Horace Hawkins (musician)

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Hawkins with the Choir of Chichester Cathedral, shortly before his retirement in 1958.

Horace Hawkins was appointed as organist and Master of the Choristers after Harvey Grace had left Chichester Cathedral. The Cathedral Chapter tried to entice the noted musical educator Geoffrey Shaw into the organist's seat, but it was not to be; after a long interregnum, they appointed Hawkins on his retirement from Hurstpierpoint College, where he had been organist for 22 years.

Hawkins held his position at Chichester for twenty years, before being succeeded by John Birch. One of Hawkins' Assistant Organists during this time was Anne Maddocks, whose appointment in 1942 marked the first time a woman held such a post in an English cathedral. (But see Winchester Cathedral: 1919, Hilda Bird.)

Hawkins had been a chorister at King Charles the Martyr Church, Tunbridge Wells, and articled to W. H. Sangster at St. Saviour's, Eastbourne. He was for a time, assistant organist at Winchester Cathedral; eight years at St Andrew's Church, Worthing, were followed by a spell in Paris. Hawkins studied with the Solesmes monks and took lessons with Widor (whose Ave verum, still sung by the Cathedral Choir, is dedicated to Hawkins), as well as being organist of St. George's Anglican Church.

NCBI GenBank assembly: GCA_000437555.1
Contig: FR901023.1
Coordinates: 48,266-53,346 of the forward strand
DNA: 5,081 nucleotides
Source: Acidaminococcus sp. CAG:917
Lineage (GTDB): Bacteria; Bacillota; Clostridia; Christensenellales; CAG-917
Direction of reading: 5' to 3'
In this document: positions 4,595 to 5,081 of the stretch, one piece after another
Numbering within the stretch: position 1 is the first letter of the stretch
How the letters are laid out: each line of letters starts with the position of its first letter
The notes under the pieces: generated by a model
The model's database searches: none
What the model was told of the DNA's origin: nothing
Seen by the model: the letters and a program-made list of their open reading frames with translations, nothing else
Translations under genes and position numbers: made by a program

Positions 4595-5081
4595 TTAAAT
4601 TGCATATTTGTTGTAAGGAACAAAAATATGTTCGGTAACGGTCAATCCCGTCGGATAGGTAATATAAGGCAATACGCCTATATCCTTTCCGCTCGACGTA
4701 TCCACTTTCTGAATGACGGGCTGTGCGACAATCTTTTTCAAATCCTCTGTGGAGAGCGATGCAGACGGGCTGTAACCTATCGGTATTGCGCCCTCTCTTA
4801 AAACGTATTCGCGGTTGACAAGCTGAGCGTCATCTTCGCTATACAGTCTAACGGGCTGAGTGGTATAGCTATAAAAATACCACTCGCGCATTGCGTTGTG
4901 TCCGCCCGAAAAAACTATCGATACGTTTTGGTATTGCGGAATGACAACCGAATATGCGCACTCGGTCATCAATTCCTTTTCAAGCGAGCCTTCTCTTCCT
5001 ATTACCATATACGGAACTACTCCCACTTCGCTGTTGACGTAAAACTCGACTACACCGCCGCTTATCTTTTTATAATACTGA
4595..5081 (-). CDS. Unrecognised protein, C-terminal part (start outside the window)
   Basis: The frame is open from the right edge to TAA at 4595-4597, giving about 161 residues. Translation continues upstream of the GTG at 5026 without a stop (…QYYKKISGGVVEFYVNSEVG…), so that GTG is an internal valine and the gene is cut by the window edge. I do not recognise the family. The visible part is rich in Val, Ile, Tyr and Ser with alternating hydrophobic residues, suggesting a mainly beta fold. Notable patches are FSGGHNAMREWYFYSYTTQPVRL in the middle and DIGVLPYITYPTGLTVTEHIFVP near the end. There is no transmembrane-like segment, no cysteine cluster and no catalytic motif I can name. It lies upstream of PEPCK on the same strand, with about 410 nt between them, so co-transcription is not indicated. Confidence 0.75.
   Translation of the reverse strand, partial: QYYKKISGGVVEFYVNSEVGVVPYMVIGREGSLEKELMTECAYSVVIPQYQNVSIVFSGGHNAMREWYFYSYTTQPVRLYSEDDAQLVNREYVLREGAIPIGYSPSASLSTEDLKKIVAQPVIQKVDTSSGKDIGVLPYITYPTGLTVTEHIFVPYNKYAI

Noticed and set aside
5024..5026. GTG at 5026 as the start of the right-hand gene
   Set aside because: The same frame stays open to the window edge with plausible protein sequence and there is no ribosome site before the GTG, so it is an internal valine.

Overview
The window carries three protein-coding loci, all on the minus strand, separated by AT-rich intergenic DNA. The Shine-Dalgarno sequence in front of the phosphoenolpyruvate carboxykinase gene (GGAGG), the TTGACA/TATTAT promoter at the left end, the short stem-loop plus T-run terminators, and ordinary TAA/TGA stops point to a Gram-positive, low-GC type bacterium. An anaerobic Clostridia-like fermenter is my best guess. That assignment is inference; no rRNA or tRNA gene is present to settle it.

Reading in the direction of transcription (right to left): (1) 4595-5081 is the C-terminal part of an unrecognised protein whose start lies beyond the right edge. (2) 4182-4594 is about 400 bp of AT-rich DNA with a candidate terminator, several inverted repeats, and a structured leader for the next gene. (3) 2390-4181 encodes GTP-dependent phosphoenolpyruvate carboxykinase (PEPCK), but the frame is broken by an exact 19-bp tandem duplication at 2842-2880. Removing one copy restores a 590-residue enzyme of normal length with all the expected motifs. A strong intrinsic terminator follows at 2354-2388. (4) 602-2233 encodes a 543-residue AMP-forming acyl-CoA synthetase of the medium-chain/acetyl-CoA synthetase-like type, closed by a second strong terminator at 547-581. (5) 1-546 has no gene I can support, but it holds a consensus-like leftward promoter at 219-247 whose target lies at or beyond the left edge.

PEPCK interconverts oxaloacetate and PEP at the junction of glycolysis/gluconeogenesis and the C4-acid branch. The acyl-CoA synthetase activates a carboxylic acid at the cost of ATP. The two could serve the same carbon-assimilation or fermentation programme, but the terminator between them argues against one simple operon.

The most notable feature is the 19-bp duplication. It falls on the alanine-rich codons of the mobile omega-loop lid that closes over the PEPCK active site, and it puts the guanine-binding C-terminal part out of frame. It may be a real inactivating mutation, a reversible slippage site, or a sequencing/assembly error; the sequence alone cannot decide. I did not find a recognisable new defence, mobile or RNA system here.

Hawkins totally encompassed the French symphonic style of organ-playing and was noted for his improvisation and liturgical use of the organ. His compositions, which were never published, include a setting of the Te Deum for massed men's voices, four-part choir, brass and organ.[1]


Cultural offices
Preceded by
Harvey Grace
Organist and Master of the Choristers
of Chichester Cathedral

Succeeded by
John Birch